A recently released report from the Guttmacher Institute reveals that births resulting from unintended pregnancies cost federal and state governments $12.5 billion in 2008 - but without current publicly supported family planning services, those costs would double to $25 billion.
According to the report, the "authors warn that chronic underinvestment and ideological attacks on the programs and providers that make publicly supported family planning services accessible to millions of women have been counterproductive," actually causing increases in public spending. The authors recommend that "substantial new public investments in family planning services and comprehensive sex education" would help to reduce the $12.5 billion in public costs.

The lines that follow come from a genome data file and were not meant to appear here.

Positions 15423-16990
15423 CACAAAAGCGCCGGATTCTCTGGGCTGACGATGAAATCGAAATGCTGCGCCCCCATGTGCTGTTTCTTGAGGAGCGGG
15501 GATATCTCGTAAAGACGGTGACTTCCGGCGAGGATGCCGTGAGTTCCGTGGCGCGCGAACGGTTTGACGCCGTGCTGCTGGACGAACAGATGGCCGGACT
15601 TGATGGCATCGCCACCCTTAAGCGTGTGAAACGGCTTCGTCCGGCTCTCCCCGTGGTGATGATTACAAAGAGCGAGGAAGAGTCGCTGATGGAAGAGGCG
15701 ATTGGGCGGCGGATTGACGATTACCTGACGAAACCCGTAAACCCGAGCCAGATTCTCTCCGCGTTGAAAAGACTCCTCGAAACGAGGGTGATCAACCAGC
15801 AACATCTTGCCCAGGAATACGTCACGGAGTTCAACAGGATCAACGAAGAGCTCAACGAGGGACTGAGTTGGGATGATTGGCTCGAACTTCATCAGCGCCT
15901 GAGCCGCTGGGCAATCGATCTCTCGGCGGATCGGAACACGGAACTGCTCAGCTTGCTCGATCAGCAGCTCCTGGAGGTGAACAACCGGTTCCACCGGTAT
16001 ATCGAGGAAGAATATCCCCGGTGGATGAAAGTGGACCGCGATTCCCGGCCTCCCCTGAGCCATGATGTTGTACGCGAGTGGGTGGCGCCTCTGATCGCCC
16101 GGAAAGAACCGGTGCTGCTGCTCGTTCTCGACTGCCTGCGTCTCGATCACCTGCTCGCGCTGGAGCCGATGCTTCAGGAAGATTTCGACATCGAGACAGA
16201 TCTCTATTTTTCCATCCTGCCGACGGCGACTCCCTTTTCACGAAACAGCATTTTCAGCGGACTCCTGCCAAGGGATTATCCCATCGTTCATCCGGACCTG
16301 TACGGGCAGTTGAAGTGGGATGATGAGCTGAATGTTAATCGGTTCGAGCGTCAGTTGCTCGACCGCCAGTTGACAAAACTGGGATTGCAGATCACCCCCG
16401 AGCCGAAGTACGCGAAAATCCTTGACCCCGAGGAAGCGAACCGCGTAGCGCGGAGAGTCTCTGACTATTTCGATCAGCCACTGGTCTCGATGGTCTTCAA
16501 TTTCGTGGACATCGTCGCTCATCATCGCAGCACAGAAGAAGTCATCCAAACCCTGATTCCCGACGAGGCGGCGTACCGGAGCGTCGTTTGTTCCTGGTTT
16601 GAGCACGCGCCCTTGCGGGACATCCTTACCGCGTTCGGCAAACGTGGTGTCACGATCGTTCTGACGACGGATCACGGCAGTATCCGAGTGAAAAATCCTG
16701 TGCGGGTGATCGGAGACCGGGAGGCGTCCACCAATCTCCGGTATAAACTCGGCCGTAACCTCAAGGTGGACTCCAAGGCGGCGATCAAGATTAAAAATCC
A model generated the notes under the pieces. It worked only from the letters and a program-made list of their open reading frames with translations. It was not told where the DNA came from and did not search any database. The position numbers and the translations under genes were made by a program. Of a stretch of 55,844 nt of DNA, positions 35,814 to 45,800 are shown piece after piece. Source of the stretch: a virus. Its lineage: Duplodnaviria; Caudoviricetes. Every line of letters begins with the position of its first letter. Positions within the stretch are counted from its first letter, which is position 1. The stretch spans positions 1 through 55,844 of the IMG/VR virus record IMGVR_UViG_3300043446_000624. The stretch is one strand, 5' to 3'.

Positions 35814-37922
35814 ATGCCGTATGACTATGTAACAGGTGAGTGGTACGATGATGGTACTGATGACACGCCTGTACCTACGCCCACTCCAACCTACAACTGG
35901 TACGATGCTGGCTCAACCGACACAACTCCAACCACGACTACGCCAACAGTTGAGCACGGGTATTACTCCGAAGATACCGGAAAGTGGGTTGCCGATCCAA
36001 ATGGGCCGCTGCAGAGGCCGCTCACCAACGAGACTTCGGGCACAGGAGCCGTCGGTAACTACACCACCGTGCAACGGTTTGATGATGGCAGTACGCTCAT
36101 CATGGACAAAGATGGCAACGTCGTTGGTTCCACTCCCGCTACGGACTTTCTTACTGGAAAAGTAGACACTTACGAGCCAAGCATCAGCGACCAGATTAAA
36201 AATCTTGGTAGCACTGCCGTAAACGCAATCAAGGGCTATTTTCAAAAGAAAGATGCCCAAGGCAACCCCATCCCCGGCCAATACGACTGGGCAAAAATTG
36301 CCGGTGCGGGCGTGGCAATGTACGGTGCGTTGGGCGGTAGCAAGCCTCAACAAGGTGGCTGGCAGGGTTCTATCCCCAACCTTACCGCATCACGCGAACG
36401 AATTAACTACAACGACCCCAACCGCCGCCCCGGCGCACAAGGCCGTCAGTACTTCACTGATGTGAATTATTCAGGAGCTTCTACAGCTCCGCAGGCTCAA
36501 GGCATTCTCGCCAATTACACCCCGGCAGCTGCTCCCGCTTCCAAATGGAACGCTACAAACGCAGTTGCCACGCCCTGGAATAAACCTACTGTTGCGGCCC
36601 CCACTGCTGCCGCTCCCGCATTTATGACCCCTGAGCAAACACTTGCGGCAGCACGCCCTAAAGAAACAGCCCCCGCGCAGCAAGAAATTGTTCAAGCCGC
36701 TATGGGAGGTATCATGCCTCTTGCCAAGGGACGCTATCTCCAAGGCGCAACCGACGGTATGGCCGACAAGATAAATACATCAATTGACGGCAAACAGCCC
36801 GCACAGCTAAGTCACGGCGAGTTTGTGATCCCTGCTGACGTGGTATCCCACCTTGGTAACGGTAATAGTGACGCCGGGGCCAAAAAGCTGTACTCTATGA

Mississippi had the highest percentage of publicly funded unplanned births at 83 percent. This is the same state that expanded abstinence education in March 2011.
Media Resources: Guttmacher Institute; Colorlines 10/22/13
10/17/2014 Student Activists Across the Country Are Fighting Extreme Anti-Abortion Ballot Measures - In Tennessee, North Dakota, and Colorado - three states deciding ballot measures aimed at restricting birth control access and outlawing abortion in the upcoming election - student activists are mobilizing to get out the vote.
Members of student-ledFeminist Majority Leadership Alliancegroup Vanderbilt Feminists at Vanderbilt University have been working tirelessly to get out the word about Tennessee's Amendment 1, which would take the right of privacy for reproductive rights out of the state constitution and give local legislators the power to restrict access to abortion, even in the case of rape, incest, or to save the life of the woman, and outlaw many forms of birth control, such as the IUD or the pill. . . .